They you start reading up on how to send a SOAP request and you think well this looks a little verbose but what they hey it's all just a string, so you start building a utility that takes your Java request object and converts it to a SOAP request. You send your clear SOAP request to the server but it gets denied (missing a signature).

So now you start adding encryption JARs to your project and you start looking at how to calculate a signature of part of an XML document and include both it and the document in the request. This takes you a while but with enough hacking you get a message that you can send to your soap service and you are now dealing with the SOAP response. Now you are feeling great...

Until the admin at your client changes their security requirements, issues new public keys, and updates the soap interface with some custom types, and your next client who is running a similar service (but on a Windows Server) wants you to implement with them as well.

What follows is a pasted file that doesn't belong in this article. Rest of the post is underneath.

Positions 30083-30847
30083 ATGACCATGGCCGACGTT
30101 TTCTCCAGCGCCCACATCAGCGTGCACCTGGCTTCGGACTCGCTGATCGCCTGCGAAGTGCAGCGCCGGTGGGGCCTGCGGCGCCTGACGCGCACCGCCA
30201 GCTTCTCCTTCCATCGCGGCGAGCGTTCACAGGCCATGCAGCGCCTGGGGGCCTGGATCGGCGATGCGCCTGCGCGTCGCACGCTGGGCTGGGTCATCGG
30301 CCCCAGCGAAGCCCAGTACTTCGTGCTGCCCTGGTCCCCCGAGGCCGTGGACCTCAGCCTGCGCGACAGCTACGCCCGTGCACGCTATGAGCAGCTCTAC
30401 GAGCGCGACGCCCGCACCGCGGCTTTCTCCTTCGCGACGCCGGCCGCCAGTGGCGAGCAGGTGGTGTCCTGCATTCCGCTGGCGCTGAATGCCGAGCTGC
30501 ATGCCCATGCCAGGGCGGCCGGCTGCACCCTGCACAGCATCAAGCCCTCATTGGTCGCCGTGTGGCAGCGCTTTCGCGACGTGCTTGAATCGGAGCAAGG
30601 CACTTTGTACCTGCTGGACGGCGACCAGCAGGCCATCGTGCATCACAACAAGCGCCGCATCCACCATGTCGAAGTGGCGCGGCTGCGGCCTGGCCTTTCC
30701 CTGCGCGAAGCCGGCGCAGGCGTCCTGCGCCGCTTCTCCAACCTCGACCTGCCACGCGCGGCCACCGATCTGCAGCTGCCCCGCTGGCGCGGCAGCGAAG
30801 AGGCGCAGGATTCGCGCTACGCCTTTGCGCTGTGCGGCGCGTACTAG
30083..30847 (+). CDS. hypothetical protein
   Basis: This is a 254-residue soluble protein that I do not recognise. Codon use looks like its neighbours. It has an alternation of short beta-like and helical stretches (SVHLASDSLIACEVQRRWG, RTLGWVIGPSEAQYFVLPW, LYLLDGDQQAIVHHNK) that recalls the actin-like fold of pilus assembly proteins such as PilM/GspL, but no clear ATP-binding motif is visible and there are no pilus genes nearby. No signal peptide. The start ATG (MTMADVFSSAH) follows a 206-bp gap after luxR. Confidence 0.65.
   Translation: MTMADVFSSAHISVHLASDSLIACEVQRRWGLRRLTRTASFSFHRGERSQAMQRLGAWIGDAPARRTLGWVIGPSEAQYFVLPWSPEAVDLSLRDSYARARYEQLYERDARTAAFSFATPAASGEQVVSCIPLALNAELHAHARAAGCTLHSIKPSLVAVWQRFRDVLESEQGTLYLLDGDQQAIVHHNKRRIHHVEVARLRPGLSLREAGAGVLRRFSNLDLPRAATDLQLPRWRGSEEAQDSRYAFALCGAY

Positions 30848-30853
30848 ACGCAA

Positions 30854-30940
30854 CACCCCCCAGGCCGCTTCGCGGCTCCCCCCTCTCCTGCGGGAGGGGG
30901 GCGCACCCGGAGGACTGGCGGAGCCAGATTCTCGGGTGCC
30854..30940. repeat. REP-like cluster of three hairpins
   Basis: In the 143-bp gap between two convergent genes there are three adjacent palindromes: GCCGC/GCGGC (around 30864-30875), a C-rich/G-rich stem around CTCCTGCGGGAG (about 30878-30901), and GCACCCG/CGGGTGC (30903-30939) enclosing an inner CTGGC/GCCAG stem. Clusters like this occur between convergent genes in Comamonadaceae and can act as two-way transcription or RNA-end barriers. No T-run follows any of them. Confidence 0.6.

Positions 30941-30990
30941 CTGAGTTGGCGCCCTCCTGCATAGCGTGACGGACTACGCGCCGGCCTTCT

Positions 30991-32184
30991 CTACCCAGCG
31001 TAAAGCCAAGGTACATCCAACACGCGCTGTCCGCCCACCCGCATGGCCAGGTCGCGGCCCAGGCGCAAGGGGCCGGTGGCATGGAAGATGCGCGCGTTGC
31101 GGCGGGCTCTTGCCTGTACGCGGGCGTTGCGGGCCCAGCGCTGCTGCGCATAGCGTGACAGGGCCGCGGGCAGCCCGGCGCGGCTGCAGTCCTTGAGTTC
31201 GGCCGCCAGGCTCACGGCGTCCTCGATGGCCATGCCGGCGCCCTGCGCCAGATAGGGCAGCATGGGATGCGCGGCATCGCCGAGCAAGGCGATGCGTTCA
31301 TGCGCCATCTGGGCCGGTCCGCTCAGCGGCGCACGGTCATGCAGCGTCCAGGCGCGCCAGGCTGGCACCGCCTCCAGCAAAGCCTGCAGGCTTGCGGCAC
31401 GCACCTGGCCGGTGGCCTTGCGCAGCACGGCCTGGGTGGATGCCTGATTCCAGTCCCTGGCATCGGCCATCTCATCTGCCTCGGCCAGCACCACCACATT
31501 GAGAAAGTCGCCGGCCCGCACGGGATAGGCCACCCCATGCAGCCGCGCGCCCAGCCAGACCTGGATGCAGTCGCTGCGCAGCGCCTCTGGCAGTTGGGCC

At this point I gave up trying to implement this in a pure Java way and just started using standard libraries. They deal with stuff like encryption, marshaling, deviations form the standards and they let you focus on stuff that is closer to your problem domain. I hope you can save yourself the lost month it took me to learn this lesson.

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An update on the landscape of web services in 2013.

Web services used to be SOAP and XML-based. Web services were standardized into JAX-WS. Some of the more popular frameworks are (were):

  • Axis 1.x
  • Axis 2
  • Apache CXF - CXF also includes other protocols. It is a much broader framework
  • Metro Web Services which includes the JAX-WS Reference Implementation.
  • Java 6 and Java 7 include the JAX-WS RI by default. It means that frameworks are no longer needed except to generate client and service stubs / skeletons

There are other implementations not listed here that are vendor-specific e.g. IBM Websphere's WS implementation and Weblogic's WS implementation.

Generally though, to create web services, I would recommend Metro and the JAX-WS RI.

Note that there are many WS-* standards e.g. WS-Security which may not be part of all WS implementations.